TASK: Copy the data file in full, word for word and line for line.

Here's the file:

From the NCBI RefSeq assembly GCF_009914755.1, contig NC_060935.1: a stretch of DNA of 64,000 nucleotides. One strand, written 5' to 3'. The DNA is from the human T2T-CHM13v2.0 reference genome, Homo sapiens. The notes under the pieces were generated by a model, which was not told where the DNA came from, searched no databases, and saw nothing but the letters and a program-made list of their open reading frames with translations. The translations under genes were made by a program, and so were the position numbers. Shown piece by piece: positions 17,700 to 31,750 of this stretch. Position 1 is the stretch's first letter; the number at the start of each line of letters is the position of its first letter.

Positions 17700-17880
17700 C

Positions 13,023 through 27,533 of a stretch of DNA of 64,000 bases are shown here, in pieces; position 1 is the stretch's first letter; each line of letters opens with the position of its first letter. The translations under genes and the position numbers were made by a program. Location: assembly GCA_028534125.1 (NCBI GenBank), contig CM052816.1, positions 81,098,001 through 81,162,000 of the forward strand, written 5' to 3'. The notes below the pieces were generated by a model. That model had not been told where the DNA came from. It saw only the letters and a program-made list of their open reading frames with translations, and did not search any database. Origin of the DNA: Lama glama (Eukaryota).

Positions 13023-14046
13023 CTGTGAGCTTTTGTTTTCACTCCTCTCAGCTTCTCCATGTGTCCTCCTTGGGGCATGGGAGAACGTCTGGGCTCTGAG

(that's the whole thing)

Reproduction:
From the NCBI RefSeq assembly GCF_009914755.1, contig NC_060935.1: a stretch of DNA of 64,000 nucleotides. One strand, written 5' to 3'. The DNA is from the human T2T-CHM13v2.0 reference genome, Homo sapiens. The notes under the pieces were generated by a model, which was not told where the DNA came from, searched no databases, and saw nothing but the letters and a program-made list of their open reading frames with translations. The translations under genes were made by a program, and so were the position numbers. Shown piece by piece: positions 17,700 to 31,750 of this stretch. Position 1 is the stretch's first letter; the number at the start of each line of letters is the position of its first letter.

Positions 17700-17880
17700 C

Positions 13,023 through 27,533 of a stretch of DNA of 64,000 bases are shown here, in pieces; position 1 is the stretch's first letter; each line of letters opens with the position of its first letter. The translations under genes and the position numbers were made by a program. Location: assembly GCA_028534125.1 (NCBI GenBank), contig CM052816.1, positions 81,098,001 through 81,162,000 of the forward strand, written 5' to 3'. The notes below the pieces were generated by a model. That model had not been told where the DNA came from. It saw only the letters and a program-made list of their open reading frames with translations, and did not search any database. Origin of the DNA: Lama glama (Eukaryota).

Positions 13023-14046
13023 CTGTGAGCTTTTGTTTTCACTCCTCTCAGCTTCTCCATGTGTCCTCCTTGGGGCATGGGAGAACGTCTGGGCTCTGAG